An editorial / By Dale McFeatters
Scripps Howard News Service
June 13, 2005
The rough outlines of the deal were worked out last week when British Prime Minister Tony Blair, who has adopted Africa as his signature cause, came calling on President Bush.
Critical to the deal was agreement on two key points: International lending agencies - the World Bank, IMF and African Development Bank - would be compensated for forgoing the loans and the cost of that compensation would not come out of the G-8 members' current aid programs.
The 18 beneficiaries include 14 African nations and four Latin American. The loan forgiveness is premised on certain standards of governance and on guarantees the money previously devoted to debt service will be redirected to health, education and development programs. Another nine African nations could qualify soon, bringing the total relief up to $56.5 billion.
Aid activists would like to see debt relief extended to a further 11 countries but this group includes hopeless dictatorships like Myanmar, anarchies like Somalia and nations ravaged by civil war like Sudan.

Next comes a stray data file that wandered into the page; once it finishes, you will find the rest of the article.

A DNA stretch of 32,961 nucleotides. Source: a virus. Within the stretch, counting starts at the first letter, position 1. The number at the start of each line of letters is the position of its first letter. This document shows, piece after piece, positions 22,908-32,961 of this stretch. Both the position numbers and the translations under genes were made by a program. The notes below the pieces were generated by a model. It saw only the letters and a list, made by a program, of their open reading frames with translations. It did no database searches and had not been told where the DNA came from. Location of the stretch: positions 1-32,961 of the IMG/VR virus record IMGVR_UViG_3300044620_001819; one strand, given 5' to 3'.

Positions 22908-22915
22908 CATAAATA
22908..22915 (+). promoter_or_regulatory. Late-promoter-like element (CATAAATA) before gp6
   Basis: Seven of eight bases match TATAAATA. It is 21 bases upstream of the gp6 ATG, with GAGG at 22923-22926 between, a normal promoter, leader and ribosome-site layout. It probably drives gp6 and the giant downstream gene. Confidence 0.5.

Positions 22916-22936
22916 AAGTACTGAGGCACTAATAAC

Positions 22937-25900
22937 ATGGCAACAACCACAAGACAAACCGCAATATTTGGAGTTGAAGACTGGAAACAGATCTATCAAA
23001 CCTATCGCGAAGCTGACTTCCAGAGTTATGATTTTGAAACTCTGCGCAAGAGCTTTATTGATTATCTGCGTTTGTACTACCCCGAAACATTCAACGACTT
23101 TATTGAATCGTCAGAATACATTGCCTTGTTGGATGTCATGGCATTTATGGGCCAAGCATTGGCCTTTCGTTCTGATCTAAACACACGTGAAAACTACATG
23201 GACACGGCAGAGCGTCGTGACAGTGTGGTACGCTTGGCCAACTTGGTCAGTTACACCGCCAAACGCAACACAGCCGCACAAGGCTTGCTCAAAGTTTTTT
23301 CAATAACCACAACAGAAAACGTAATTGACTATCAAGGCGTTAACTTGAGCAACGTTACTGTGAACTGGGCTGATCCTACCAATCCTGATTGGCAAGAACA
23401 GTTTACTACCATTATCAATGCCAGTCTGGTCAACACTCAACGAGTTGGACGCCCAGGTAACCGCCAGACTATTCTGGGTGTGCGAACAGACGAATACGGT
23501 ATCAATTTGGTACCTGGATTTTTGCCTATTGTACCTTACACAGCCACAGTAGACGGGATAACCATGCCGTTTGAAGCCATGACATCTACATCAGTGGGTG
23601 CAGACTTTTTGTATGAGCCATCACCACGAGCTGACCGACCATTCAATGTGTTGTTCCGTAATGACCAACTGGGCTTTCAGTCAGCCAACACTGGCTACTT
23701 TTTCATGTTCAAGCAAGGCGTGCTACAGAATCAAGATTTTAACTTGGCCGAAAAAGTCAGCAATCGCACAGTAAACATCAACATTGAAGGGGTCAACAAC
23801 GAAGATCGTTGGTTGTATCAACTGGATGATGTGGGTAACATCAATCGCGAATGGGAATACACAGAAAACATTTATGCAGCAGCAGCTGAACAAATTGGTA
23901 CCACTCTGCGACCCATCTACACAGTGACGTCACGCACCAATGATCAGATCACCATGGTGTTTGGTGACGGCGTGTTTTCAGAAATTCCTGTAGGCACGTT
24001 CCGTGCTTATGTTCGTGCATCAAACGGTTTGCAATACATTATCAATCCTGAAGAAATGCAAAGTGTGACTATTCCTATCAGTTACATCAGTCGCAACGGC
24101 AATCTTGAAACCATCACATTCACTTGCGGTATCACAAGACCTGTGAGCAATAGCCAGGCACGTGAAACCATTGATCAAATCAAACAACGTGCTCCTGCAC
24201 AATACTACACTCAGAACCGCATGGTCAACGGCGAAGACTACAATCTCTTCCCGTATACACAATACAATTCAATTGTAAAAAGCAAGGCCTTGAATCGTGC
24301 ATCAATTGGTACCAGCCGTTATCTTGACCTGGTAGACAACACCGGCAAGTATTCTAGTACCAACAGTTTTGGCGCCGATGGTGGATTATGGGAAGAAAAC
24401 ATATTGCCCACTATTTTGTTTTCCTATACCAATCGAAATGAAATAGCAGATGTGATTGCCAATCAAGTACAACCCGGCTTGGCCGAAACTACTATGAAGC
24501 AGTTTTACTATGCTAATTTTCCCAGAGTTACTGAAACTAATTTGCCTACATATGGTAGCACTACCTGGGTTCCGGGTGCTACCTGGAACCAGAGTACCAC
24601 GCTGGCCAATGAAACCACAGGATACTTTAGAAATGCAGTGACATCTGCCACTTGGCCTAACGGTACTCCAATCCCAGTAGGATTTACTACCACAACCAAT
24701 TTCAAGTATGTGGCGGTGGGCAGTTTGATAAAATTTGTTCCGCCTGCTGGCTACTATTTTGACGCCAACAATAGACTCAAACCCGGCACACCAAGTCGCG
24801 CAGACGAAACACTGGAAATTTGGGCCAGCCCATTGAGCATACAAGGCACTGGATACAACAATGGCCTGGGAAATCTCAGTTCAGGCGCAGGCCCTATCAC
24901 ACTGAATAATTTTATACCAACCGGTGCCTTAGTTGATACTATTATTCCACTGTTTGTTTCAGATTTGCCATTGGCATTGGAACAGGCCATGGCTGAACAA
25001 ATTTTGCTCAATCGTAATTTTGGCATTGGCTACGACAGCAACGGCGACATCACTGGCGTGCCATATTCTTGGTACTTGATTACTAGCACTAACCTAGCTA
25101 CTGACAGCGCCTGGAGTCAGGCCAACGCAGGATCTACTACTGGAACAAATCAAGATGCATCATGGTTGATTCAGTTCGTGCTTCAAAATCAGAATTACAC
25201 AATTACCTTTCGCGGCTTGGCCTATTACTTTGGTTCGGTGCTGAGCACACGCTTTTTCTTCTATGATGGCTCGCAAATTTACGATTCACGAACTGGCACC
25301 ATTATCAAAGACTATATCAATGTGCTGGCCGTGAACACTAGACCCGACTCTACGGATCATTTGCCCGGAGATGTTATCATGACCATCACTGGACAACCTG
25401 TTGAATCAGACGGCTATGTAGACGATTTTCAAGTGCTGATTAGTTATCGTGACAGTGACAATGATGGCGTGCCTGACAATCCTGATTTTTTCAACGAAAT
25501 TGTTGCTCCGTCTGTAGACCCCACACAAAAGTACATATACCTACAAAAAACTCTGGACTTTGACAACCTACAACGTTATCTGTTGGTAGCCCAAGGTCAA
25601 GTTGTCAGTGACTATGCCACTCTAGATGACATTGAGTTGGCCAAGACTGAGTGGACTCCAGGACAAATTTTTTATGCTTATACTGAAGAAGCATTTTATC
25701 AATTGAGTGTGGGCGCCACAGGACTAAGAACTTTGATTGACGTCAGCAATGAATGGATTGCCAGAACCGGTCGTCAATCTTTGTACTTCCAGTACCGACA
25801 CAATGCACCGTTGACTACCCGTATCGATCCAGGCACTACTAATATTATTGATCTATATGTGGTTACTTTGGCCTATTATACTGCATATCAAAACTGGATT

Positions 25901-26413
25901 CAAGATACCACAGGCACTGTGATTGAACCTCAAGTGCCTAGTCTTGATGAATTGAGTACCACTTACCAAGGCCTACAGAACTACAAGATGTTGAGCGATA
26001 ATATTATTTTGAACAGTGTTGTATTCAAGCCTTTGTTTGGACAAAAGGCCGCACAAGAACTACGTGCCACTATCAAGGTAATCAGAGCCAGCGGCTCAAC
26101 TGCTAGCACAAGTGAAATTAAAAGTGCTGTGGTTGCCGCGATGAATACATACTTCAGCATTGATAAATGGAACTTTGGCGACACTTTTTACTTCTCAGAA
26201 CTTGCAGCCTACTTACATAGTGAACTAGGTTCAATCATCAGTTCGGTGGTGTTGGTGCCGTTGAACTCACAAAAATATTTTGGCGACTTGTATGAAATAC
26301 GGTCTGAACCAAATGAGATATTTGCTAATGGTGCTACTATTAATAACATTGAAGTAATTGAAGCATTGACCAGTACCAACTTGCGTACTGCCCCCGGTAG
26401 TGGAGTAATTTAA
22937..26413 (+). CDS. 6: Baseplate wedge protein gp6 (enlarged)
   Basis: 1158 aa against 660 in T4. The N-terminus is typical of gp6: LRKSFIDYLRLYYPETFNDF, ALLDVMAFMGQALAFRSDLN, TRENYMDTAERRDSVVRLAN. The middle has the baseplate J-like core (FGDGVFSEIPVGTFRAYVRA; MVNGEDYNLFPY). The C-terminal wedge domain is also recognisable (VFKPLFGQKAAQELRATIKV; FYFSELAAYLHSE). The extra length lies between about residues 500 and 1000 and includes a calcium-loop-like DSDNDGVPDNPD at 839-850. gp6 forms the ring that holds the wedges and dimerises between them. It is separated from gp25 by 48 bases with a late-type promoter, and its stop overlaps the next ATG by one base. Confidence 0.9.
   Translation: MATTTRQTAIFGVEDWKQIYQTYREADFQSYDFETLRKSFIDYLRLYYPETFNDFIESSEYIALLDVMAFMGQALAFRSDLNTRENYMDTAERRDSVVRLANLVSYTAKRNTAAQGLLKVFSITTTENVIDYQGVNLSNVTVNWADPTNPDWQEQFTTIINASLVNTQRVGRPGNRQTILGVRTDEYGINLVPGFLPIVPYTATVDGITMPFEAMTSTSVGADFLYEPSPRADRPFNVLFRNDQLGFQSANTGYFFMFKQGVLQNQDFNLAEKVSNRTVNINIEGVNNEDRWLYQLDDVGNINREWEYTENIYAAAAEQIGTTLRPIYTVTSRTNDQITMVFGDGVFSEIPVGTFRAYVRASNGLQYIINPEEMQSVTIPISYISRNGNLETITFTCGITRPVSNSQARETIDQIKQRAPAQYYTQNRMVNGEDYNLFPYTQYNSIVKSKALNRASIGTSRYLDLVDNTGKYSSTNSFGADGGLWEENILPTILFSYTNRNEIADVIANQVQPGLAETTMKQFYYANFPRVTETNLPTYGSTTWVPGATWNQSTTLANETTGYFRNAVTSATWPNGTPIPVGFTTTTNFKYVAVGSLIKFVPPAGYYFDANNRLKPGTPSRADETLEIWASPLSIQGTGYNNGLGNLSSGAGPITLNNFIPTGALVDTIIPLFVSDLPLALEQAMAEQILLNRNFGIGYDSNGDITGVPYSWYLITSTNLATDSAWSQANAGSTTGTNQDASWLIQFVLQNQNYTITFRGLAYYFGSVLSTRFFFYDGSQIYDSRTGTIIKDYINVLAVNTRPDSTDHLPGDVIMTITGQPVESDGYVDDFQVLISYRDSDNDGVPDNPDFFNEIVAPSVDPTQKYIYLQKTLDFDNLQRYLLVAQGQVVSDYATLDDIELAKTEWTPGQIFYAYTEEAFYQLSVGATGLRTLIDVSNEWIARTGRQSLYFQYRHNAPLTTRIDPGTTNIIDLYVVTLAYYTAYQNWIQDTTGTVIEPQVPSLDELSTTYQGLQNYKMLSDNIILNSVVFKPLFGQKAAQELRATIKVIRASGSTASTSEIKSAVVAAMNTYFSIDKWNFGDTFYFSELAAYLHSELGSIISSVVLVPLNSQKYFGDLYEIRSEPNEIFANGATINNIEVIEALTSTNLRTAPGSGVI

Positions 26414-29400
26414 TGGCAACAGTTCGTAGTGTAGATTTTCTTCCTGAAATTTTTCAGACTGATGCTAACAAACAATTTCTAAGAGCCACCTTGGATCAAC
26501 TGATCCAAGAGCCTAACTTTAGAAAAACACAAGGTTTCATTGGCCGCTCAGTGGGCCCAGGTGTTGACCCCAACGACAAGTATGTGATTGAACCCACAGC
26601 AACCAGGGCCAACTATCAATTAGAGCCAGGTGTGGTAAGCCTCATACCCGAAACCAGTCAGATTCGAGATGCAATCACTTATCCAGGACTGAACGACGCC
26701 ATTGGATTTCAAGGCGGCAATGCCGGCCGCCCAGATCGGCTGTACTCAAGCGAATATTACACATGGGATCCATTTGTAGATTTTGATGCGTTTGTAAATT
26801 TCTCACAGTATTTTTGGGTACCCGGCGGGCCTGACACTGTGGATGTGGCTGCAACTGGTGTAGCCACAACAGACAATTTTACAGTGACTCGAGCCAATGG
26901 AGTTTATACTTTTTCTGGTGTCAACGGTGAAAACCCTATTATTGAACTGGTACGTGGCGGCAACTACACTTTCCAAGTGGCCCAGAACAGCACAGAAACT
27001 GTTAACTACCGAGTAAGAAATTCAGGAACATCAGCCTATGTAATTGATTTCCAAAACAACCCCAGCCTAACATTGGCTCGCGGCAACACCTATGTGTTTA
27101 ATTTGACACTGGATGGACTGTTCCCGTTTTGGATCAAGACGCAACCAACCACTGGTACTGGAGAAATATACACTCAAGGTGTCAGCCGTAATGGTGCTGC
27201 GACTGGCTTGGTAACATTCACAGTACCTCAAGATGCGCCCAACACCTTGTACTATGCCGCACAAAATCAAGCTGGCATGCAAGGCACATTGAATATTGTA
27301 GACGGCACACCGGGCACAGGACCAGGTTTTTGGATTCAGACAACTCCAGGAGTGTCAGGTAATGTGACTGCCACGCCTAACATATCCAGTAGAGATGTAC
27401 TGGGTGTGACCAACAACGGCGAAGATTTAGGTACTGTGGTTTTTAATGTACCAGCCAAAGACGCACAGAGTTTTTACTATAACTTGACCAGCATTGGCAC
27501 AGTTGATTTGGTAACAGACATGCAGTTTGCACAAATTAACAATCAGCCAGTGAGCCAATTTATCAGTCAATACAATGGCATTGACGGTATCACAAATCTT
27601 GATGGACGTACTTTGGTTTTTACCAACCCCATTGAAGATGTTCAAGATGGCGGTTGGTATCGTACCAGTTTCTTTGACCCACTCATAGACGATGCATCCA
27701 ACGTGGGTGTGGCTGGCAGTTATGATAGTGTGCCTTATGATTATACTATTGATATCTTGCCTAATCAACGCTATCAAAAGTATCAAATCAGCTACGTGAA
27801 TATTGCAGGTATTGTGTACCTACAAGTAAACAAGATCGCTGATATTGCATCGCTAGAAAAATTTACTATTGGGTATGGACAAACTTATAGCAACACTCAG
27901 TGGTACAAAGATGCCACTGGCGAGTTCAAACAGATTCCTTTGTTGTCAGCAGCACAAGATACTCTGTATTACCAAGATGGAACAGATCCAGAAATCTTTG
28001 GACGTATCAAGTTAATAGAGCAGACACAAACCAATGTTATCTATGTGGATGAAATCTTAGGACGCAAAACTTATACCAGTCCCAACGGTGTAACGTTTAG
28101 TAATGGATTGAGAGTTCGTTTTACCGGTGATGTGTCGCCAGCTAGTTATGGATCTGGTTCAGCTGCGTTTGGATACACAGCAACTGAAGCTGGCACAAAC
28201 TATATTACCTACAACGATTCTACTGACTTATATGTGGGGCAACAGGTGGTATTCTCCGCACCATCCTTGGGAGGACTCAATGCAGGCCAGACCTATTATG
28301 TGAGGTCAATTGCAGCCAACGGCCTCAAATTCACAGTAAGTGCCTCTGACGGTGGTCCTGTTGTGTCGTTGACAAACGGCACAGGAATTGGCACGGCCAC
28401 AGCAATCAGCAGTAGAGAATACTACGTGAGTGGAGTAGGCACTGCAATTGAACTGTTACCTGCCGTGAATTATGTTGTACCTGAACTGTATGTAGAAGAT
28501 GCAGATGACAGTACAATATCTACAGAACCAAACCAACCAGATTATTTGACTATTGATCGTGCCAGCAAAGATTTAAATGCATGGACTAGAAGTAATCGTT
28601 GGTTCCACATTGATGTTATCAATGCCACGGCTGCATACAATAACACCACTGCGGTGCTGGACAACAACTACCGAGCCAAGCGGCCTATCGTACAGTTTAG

As always with debt forgiveness there is unfairness. "Those faithful in servicing their debt like Kenya are being ignored," Kenya's planning and development minister told Reuters.
And it is not as if debt forgiveness hasn't been tried before, although not on this scale and not so multilaterally.
The Bush administration has generally espoused direct grants to poor nations rather than loans that tend to result in ever mounting debt. Said U.S. Treasury Secretary John Snow, "It is my hope ... that this reform will conclusively end the destabilizing lend-and-forgive approach to development assistance in low-income countries."
The key to the success of debt forgiveness - and foreign aid generally - is continuous and exacting oversight by the donor nations and the international agencies to insure that the money is spent on worthwhile projects and not stolen or squandered.
Distributed by Scripps Howard News Service, http://www.shns.com